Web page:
As I’ve said, there’s no point adding some bells and whistles to a tired old formula, there has to be a holistic commitment to radically rethinking how things are done.

That means engaging, understanding and responding to consumers and their needs. Needs that will surely only be amplified as humanity finally overcomes its pandemic shackles.

86% of consumers believe it's important that brands lift their mood and make them feel better.

Momentum Worldwide - WE KNOW Experiences 2.0

Product demonstrations must be meaningful and interactive, whether they involve wearable technology or offer a chance to see smart kitchen appliances in action. And truly immersive experiences need to go beyond demonstrations, giving consumers opportunities to connect with products and feel the magic for themselves.

We need to take the theatre and excitement of experiential marketing events and embed it at the point where consumers are directly in the market for support and advice.

This will change the shape of retail.

Truly immersive and inherently personal

Joseph Pine and James Gilmore liken these experiences to theatrical performances staged by brands, with the purpose of engaging the consumer “in an inherently personal way”.

“Staging compelling experiences begins with embracing an experience-directed mindset, thinking not only about the design and production of things but also about the design and orchestration of experiences using these things,” they write in The Experience Economy: Work is Theatre & Every Business a Stage.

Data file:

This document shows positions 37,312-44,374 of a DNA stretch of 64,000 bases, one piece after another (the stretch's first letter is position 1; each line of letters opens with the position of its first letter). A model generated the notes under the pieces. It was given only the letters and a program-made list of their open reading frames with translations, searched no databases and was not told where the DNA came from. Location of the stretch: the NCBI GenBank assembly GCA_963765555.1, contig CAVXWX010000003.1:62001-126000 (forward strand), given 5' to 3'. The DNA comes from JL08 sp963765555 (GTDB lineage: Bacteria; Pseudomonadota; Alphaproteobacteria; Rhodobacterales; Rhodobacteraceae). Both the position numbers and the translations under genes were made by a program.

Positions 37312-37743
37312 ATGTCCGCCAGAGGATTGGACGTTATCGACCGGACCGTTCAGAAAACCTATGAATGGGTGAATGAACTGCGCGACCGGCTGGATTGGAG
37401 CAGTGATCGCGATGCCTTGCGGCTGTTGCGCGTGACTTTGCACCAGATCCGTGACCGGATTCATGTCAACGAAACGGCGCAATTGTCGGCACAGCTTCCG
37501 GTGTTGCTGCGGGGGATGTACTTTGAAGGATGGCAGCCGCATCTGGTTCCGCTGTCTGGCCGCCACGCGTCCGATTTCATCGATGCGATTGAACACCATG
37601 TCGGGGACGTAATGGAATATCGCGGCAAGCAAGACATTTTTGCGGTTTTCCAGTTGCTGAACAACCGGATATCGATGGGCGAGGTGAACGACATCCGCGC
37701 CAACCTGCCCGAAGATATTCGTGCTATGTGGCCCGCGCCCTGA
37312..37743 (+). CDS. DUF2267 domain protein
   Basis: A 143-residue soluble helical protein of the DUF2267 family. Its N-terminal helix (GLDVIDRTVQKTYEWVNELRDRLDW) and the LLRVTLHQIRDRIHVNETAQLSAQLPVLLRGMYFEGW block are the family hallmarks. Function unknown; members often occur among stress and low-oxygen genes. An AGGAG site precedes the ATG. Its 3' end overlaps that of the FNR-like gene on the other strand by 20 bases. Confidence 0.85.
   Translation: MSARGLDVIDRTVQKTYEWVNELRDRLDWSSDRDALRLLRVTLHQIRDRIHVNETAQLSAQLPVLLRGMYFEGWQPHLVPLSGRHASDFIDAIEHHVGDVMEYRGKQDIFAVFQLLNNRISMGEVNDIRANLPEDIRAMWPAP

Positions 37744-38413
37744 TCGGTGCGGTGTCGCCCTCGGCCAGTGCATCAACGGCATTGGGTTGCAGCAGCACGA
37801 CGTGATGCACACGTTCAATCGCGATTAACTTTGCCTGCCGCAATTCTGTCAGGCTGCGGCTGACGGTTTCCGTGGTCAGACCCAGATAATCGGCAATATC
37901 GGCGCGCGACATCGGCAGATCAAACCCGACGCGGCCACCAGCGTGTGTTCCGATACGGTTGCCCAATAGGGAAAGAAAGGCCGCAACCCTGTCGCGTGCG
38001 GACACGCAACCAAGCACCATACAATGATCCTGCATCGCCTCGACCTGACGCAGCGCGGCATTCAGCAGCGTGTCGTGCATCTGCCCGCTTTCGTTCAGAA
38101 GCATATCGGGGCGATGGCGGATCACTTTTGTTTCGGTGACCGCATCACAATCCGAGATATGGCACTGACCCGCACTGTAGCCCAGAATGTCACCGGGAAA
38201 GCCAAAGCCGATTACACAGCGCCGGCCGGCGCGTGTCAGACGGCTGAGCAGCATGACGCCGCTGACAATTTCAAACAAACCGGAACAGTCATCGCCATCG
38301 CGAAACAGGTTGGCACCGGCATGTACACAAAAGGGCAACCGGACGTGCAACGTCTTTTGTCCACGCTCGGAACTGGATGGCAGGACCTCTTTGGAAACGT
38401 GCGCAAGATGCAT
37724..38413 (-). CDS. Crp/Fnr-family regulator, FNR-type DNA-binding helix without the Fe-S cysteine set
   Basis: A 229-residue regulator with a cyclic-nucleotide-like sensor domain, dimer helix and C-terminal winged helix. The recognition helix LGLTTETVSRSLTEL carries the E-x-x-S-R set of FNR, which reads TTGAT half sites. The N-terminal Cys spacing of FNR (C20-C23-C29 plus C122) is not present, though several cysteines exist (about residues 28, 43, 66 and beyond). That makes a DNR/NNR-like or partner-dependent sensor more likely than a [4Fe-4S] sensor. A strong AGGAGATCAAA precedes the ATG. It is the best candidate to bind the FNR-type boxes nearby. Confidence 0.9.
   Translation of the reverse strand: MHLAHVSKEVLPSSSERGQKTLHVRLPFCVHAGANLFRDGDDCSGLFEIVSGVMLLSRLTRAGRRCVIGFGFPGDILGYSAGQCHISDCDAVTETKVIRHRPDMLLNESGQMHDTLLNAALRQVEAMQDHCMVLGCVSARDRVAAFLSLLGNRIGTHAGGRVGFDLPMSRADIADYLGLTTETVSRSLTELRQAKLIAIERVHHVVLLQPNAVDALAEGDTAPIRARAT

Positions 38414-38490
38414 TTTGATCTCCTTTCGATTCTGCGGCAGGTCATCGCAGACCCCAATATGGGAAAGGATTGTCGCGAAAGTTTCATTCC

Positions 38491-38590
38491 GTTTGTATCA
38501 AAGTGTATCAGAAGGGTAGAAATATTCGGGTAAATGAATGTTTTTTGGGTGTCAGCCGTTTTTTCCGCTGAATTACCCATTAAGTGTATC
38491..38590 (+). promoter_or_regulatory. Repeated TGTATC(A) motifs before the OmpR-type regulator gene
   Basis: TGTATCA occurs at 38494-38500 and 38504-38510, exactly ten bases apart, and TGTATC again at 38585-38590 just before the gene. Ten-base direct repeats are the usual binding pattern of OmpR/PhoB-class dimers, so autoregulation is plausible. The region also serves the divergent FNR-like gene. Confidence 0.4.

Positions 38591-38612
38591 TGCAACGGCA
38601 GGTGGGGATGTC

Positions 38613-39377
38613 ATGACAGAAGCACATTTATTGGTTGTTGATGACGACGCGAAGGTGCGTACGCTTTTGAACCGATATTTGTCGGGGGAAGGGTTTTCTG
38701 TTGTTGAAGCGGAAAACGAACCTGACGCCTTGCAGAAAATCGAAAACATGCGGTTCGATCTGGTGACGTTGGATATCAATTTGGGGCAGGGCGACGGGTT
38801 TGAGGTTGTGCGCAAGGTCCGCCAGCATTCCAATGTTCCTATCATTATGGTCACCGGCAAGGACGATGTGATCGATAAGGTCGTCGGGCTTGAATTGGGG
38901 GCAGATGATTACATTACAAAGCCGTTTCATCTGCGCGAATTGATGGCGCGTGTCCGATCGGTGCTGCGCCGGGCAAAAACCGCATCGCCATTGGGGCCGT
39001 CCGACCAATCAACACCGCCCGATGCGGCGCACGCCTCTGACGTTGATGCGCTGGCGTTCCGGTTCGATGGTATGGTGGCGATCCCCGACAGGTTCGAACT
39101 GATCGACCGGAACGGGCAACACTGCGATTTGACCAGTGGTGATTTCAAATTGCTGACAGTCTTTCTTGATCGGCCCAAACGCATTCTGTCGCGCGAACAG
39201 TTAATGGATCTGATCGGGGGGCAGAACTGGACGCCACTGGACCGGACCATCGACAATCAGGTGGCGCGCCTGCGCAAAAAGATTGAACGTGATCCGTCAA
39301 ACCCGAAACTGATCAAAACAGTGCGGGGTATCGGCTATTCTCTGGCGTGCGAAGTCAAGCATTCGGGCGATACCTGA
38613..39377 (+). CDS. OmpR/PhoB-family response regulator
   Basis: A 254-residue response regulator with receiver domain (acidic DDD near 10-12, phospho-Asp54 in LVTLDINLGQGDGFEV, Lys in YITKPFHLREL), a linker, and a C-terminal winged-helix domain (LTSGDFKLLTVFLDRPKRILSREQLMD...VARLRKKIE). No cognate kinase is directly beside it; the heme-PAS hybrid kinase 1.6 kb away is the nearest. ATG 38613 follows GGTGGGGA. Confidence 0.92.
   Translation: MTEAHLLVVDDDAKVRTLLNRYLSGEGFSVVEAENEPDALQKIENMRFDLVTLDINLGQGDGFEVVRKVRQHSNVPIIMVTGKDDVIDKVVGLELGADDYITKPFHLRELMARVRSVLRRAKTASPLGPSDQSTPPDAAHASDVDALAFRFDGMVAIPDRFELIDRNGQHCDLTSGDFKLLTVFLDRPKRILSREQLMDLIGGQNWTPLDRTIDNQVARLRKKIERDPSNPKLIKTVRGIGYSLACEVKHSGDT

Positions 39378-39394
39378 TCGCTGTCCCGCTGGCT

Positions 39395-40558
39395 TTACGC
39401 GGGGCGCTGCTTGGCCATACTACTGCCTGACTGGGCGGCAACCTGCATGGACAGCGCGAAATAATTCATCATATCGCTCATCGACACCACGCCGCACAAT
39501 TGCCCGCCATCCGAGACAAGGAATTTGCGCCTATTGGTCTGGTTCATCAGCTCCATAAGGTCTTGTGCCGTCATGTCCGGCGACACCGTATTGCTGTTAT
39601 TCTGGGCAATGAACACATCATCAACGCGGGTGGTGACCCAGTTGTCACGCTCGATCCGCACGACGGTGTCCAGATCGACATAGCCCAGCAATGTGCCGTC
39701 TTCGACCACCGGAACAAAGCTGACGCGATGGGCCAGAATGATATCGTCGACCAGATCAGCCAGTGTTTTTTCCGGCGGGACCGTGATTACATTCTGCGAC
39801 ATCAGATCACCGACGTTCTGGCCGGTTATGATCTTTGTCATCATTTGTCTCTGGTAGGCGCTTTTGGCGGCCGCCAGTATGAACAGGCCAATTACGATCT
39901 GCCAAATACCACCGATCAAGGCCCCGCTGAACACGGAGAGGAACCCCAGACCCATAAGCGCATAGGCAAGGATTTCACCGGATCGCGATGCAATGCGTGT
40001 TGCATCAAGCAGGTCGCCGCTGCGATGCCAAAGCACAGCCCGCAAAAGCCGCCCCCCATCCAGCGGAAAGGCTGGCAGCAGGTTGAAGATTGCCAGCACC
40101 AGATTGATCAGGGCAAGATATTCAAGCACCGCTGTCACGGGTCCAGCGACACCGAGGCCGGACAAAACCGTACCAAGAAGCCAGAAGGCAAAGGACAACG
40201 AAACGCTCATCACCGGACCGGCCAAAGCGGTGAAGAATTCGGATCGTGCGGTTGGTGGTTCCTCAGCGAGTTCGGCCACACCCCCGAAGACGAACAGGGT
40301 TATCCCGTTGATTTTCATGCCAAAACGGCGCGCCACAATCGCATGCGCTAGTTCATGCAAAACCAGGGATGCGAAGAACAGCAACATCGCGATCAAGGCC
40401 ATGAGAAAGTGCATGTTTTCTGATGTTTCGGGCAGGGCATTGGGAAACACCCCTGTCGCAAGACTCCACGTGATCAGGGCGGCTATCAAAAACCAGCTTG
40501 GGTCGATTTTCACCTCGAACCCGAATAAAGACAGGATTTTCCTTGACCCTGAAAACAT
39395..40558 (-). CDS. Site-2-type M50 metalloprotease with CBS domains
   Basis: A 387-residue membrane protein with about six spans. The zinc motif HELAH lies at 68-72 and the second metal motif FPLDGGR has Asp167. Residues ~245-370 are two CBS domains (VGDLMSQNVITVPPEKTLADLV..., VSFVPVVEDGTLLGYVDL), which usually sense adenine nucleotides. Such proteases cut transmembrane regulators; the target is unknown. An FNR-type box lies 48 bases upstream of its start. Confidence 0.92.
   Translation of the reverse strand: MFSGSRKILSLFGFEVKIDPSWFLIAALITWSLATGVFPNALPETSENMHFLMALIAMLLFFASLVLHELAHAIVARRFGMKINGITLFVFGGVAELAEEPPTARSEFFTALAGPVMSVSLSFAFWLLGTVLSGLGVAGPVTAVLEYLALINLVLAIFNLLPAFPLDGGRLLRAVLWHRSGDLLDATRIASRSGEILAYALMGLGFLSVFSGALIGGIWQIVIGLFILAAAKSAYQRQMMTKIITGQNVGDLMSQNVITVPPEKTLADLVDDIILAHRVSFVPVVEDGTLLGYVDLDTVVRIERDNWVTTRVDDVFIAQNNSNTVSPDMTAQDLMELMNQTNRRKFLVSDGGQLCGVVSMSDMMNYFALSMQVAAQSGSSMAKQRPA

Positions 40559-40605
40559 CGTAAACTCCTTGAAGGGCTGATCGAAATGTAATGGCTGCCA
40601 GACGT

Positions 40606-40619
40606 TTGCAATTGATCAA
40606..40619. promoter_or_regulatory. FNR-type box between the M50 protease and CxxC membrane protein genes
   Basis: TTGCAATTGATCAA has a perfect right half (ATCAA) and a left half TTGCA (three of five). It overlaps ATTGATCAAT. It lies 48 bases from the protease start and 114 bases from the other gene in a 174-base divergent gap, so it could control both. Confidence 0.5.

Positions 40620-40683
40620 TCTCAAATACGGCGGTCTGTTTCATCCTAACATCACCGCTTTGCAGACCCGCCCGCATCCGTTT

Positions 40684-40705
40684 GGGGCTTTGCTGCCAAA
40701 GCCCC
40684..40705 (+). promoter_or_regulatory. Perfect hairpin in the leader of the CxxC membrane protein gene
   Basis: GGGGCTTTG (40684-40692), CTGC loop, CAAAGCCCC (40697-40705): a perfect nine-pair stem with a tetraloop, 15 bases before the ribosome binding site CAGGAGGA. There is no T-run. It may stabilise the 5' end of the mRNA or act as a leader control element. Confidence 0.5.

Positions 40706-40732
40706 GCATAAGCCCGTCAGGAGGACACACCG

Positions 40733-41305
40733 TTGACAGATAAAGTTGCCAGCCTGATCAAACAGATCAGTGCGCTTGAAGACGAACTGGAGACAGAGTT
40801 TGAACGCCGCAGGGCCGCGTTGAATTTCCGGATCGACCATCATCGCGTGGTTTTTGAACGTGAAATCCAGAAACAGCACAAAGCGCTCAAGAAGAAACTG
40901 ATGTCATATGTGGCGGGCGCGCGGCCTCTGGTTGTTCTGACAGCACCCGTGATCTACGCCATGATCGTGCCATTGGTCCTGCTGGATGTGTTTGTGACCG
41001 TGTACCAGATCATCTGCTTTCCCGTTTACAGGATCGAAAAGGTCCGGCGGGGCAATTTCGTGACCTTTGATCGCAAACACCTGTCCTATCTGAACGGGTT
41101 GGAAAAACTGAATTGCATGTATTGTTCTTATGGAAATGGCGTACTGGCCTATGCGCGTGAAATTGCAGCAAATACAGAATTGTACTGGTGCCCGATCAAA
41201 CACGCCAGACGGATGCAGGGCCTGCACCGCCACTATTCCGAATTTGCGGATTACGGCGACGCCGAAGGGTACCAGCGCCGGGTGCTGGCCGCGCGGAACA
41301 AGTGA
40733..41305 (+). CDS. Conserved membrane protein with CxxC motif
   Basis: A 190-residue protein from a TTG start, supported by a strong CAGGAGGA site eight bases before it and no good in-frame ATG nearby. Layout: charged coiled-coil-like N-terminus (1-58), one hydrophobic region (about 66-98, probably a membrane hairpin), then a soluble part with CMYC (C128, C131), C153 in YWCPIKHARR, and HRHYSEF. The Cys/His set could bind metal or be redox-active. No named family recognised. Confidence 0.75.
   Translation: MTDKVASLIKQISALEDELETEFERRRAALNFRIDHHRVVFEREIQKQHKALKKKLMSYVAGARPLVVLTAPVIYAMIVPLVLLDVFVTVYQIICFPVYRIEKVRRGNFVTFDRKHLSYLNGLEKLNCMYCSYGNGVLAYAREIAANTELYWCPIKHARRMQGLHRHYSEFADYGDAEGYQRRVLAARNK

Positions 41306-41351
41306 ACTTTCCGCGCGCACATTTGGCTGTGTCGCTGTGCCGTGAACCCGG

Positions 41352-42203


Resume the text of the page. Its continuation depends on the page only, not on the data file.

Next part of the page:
This is an important concept for us. And it's how we intend to work with our brand partners as we begin to roll out our venues during 2021.

Yes, it's daring. Yes, it’s different. But innovative brands need this. Consumers want it. And will crave it even more when their total freedom is re-established.

“Staging compelling experiences begins with thinking not only about the design and production of things, but also about the design and orchestration of experiences using these things.”

Joseph Pine and James Gilmore - The Experience Economy: Work is Theatre & Every Business a Stage

They will be more than ready to embrace new, real world experiences and escape the algorithmic noise of the digital world.

They will be ready to be ‘wowed’ by new innovations that make their lives better, as well as to be educated about how individual products work. And how they integrate with other brands to complement their lifestyle.

This will help break down the barriers often created by overwhelming choice.

We believe this is where the true value of experiential retail lies. Facilitating connections, conversations and an exchange of value between brands and consumers that can’t be matched in existing channels, especially the pure play digital ones.

Our report, Retail: The Quantum Shift, explores the trends driving the evolution of the retail landscape in more detail, and explains how this new approach is set to change brands’ marketing strategies forever.